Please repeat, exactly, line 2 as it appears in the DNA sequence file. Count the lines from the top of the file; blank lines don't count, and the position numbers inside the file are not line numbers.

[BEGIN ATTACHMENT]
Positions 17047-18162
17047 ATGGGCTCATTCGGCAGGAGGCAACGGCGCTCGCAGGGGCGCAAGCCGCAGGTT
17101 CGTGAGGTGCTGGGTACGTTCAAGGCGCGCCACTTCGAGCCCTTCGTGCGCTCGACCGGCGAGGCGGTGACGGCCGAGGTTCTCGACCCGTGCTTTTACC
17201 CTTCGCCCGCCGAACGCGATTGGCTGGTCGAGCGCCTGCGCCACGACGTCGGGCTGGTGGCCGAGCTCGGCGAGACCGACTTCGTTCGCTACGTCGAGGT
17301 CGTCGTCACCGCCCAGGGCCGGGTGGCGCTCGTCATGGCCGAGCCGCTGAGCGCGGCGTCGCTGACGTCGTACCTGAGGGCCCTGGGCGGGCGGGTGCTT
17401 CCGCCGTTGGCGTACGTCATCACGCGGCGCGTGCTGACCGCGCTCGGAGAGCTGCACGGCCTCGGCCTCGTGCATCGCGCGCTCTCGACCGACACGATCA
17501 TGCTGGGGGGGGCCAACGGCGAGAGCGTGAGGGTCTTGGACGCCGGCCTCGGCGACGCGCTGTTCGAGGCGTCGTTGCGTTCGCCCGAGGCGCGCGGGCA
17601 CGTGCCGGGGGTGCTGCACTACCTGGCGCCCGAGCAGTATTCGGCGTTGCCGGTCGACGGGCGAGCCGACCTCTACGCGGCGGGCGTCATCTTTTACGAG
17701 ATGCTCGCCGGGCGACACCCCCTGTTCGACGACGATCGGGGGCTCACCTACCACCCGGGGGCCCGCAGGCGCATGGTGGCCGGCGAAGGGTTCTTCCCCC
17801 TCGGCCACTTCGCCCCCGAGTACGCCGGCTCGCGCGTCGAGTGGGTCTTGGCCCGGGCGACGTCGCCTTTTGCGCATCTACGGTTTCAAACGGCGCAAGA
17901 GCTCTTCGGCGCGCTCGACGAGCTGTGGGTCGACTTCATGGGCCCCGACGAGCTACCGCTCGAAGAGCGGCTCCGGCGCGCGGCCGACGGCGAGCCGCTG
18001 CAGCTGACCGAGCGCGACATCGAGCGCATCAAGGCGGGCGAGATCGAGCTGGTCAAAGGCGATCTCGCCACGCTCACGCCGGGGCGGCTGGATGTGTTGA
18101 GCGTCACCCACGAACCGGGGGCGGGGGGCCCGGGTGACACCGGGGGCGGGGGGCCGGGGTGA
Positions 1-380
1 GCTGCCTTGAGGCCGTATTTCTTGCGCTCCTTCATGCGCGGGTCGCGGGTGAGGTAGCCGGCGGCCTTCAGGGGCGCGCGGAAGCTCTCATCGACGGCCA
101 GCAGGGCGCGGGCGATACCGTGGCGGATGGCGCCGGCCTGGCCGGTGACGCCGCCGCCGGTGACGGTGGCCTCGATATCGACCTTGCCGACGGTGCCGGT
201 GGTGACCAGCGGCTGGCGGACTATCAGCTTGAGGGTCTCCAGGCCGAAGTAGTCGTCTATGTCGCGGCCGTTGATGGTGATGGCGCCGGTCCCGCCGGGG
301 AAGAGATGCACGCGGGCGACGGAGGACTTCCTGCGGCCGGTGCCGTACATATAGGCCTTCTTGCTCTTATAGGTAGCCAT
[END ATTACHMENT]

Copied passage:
17047 ATGGGCTCATTCGGCAGGAGGCAACGGCGCTCGCAGGGGCGCAAGCCGCAGGTT